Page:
In thinking about this year’s look at Thanksgiving, I tried to really flash back to those little things I perhaps forgot about last year. So yeah, that card table. Even well into my early adolescence, I continued to bring “stuff” with me every Thanksgiving to keep myself occupied so that the seemingly endless day trapped inside a human turkey roaster would pass by more quickly. Early on this would take the form of a stack of comic books (each individually wrapped in a polypropylene sleeve of course). Later I “graduated” to a classic Nintendo Game Boy, you know, the one with puke green screen. And of course, there were always the board games. I didn’t grow up with brothers or sisters to play board games with, and my parents seemed content to avoid this experience as well, although in their defense I rarely asked them, so I knew that if I wanted a chance to finally play some of my games Thanksgiving was my chance to rope some of my younger cousins (and occasionally an uncle) to play. I distinctly remember the year my “G.I. Joe: Live the Adventure” game was a hit. You had to decide whether to “shoot high” or “shoot low” while your opponent decides to “jump” or “duck”, and you earned medals based on the outcome. If only real war could be handled that way.
But as always, it comes back to the newspaper. Because it seems like every year the Thanksgiving edition of the Journal Gazette was somewhere in that house, passed from room to room as the day went on, starting at the dining room table being leafed through for coupons by the folks getting the meal ready, or being perused in the living room after the meal by my father, eagerly waiting for dessert and chatting with Grandpa about stuff he was seeing in the classified section. Lest you think this sounds like too perfectly convenient a memory in terms of pushing the importance of the local newspaper, this is how I used the archives to peg down 1990 as the exact year I hid for some peace and quiet (in the bathroom, naturally) with the back pages of the paper and where I saw this advertisement for “Predator 2” playing at the Time and thinking, “wow…imagine who in Coles County is spending their Thanksgiving watching an alien hunter stab people with a giant spear?” Imagine my surprise upon realizing, thanks to our archives, that the tagline wasn’t “This Thanksgiving he’s in town with a few days to kill.” Dreams like that die hard.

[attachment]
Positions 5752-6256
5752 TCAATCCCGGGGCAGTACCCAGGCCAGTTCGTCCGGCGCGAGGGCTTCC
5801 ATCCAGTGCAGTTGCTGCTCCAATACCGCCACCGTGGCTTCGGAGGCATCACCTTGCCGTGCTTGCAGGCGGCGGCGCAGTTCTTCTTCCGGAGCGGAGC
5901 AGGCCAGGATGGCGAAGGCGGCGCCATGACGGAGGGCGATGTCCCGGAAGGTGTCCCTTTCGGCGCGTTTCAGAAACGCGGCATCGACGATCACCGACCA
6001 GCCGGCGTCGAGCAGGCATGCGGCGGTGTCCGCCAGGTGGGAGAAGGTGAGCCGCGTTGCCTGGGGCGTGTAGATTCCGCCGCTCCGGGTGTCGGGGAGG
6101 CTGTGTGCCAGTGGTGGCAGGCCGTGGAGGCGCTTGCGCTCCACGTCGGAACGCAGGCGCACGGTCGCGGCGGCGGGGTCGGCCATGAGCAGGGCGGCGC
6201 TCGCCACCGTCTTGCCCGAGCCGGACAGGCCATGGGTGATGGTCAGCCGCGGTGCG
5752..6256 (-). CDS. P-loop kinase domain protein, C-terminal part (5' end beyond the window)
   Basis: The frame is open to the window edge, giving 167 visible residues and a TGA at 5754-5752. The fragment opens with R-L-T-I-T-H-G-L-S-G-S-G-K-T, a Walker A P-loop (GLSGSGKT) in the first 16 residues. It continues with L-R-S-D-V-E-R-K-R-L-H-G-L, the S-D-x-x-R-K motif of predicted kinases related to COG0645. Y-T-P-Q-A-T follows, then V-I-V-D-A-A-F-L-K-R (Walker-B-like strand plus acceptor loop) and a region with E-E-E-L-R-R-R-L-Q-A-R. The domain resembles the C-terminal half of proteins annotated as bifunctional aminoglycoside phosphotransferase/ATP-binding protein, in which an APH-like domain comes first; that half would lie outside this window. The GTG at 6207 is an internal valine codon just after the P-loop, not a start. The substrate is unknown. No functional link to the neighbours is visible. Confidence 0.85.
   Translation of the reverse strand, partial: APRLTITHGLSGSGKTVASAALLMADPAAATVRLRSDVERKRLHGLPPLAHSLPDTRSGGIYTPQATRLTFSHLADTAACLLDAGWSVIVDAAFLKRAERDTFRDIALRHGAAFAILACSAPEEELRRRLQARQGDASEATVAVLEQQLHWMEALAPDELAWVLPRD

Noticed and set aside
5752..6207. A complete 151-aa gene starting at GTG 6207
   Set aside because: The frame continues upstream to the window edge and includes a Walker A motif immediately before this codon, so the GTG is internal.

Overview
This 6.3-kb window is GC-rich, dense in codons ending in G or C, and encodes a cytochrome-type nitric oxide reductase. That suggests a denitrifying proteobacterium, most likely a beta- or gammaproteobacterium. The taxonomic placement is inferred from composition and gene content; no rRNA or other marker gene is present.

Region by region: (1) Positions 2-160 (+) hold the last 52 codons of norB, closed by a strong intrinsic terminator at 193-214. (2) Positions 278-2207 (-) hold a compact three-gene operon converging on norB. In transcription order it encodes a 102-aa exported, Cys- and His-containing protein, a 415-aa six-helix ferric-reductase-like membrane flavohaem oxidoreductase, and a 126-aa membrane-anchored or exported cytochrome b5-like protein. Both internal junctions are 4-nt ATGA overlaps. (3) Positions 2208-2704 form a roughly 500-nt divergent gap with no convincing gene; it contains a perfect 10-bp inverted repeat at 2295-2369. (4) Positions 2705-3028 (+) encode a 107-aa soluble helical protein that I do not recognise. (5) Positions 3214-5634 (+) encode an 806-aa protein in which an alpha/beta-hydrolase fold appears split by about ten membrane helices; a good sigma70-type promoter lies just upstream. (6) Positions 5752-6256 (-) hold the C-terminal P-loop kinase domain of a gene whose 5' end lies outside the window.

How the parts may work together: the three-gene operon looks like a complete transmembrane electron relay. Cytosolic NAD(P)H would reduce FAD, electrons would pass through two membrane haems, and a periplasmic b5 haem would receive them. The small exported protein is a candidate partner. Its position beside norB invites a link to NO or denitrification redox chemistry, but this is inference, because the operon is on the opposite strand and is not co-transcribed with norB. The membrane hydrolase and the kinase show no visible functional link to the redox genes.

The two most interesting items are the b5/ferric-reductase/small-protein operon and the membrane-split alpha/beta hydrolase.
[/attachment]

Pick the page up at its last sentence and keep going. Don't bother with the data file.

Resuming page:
And because I wanted to see what was going on during my peak year of being that insufferable sullen teen, I flipped through a 1994 edition and found yet another pic of even more schoolchildren looking mortified to be dressed up by their school teachers. Looking at a poor kid with his stupid hat pulled down over his face as if almost to say, “Dear God please just take the picture” and I can I totally understand, even though by the time this photo was taken I was well in my teens and thus beyond these particular rituals. Although I should really tell you sometime about the last time to date some well-meaning relative stopped the Thanksgiving food service to actually try to get us to do that “Everyone say what they’re thankful for” bit. Talk about uncomfortable.
It’s all sort of a mess, right? But that’s what Thanksgiving is: a flurry of meats and carbs and family all in search of places to make their stand. And don’t forget to have a copy of the newspaper to pass around. Who knows, maybe that sulky know-it-all 12-year-old at your Thanksgiving will hide in the bathroom with my column. I can think of no higher tribute.
And please, from me to you…have some salt out on the table.